Another Paul
Reply to  ResourceGuy
October 15, 2018 10:36 am

Just need better quality alarmists.

Trebla
Reply to  Another Paul
October 15, 2018 12:54 pm

Thank goodness for renewable’s massive 4% contribution to our energy needs or we’d really be in trouble.

n.n
Reply to  ResourceGuy
October 15, 2018 1:10 pm

What we know, don’t know, cannot know, and cannot manage. Chaos (e.g. evolution) ensures that science will remain a near-frame philosophy and method.

KaliforniaKook
Reply to  ResourceGuy
October 15, 2018 6:10 pm

“Perhaps not all technological shifts are created equal.”
Good point! Battery tech has not grown near as quickly as drilling tech. And no one predicted it like they predict battery tech growth – or drops in cost of solar and wind due to tech.
Oh, well.

ResourceGuy
October 15, 2018 10:35 am

It is risky to assume Venezuela will stay down forever or that Canada will permanently block pipeline projects. It might do better to question Russian conventional oil output going forward.

Separability, it appears that major auto makers have gulped the kool aid on power train predictions and EVs. The next financial crisis will come from them.

Fernando
Reply to  ResourceGuy
October 15, 2018 11:56 am

Venezuela is on schedule to produce less than 1 million BOPD in 2019. The Maduro regime should fall in 2019, but the damage inflicted on reservoirs, wells, and facilities, is so serious that we will not return to 2 mmbopd for at least five years.

The Gulf of Mexico is a mature province, and discoveries are getting pretty scarce, so its unlikely production can grow very much unless oil prices stay above $80 per barrel. The shales are a bit more competitive, but the Bakken is starting to run out of quality drilling locations, so it will also need $80 to $100 per barrel to keep production steady after 2019.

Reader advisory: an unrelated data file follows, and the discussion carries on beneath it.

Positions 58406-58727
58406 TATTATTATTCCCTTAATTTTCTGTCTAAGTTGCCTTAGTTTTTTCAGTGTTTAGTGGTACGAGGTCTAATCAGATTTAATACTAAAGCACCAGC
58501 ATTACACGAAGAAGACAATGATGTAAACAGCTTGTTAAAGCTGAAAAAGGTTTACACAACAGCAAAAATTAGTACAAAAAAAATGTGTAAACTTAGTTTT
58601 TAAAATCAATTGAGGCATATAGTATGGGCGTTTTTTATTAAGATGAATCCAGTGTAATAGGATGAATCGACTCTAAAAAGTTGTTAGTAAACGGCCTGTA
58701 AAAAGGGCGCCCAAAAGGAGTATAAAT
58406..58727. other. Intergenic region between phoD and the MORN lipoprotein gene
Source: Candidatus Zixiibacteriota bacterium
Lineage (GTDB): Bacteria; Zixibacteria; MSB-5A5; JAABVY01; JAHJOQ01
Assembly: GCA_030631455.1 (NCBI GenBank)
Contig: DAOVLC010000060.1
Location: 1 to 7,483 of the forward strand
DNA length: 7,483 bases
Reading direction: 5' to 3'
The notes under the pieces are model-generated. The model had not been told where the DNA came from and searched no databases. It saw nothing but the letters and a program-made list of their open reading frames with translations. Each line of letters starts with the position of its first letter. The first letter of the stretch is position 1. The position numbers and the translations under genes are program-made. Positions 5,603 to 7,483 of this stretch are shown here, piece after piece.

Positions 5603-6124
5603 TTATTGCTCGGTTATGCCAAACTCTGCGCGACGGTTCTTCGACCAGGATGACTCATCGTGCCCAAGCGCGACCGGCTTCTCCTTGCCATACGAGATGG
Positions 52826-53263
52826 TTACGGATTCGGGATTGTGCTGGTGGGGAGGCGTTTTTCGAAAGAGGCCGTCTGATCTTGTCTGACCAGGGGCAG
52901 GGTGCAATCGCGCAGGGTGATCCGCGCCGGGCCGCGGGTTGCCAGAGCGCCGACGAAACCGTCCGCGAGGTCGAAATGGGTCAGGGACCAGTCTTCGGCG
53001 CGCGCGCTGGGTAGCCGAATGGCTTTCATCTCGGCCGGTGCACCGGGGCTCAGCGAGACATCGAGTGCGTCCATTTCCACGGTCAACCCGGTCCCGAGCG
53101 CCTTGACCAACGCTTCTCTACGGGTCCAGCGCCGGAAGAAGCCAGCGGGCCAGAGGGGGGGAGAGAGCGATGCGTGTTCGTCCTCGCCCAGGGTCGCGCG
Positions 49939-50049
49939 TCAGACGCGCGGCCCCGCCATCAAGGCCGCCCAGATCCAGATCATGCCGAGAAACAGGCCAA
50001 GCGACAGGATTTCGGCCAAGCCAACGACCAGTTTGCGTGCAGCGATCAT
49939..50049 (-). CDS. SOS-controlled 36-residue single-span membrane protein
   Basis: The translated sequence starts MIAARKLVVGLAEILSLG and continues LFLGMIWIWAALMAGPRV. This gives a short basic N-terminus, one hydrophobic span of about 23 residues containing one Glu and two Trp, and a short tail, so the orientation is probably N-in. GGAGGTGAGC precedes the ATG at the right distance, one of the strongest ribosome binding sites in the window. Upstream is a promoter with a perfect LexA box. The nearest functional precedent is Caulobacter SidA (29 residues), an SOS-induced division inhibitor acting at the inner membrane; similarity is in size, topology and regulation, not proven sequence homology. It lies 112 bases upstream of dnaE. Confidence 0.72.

One issue many fail to understand is that refineries run on crude oil and condensate, and the energy agencies report all sorts of liquids as “oil” which don’t really make much difference. Refinery runs are about 82-83 mmbopd, and right now we are drawing crude from storage (one reason why prices are high, the other being market instability). Refinery throughput isn’t growing as much as total “oil”, one reason being that the light crudes from shales include a lot of ngl.

MarkW
Reply to  Fernando
October 15, 2018 12:55 pm

On the US side, much of the Gulf of Mexico remains off limits for political reasons, not economic or geological. Ditto the east coast of the US.

Fernando
Reply to  MarkW
October 15, 2018 1:21 pm

The Gulf of Mexico area that’s off limits is mostly offshore Florida, where the prospects are very mediocre. There isn’t much of an effort by oil companies to have that lifted because they know it’s not worth the effort. The same applies to the East Coast, it just doesn’t have that much potential. Oil just doesn’t show up everywhere. As far as I can tell from rig activity and the way the money is heading, the last area with significant potential is the Permian Basin.